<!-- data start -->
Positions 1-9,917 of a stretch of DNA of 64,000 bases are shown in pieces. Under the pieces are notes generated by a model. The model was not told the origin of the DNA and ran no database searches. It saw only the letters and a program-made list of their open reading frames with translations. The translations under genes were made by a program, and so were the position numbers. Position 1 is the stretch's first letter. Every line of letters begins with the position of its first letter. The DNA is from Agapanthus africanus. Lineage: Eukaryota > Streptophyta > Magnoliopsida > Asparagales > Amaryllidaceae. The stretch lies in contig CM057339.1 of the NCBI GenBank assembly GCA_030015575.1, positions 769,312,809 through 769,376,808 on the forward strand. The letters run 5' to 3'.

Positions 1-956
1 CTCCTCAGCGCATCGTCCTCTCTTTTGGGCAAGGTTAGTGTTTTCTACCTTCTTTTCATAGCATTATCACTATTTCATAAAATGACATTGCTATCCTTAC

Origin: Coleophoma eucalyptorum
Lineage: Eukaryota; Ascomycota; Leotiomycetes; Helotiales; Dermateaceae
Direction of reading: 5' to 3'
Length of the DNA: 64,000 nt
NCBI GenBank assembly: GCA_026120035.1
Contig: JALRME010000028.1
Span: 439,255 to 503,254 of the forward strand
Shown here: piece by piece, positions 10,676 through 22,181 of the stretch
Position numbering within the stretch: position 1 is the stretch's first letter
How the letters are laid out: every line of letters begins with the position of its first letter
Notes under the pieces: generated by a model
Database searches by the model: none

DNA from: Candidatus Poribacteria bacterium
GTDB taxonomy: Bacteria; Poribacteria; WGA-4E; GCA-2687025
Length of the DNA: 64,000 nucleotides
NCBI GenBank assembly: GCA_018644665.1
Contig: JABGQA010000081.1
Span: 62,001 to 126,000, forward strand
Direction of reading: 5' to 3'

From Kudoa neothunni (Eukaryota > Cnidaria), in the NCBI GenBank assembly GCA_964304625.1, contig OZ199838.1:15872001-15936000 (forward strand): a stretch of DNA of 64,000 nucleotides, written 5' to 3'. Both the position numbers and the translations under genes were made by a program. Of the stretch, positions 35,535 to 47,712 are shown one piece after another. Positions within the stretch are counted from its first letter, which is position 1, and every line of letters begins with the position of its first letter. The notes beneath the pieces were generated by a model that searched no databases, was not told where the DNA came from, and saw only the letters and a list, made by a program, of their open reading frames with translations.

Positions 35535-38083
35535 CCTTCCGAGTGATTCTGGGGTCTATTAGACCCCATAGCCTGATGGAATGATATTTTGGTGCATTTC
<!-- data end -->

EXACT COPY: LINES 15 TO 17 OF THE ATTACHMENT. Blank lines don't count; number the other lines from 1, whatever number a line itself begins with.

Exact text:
Database searches by the model: none

DNA from: Candidatus Poribacteria bacterium
GTDB taxonomy: Bacteria; Poribacteria; WGA-4E; GCA-2687025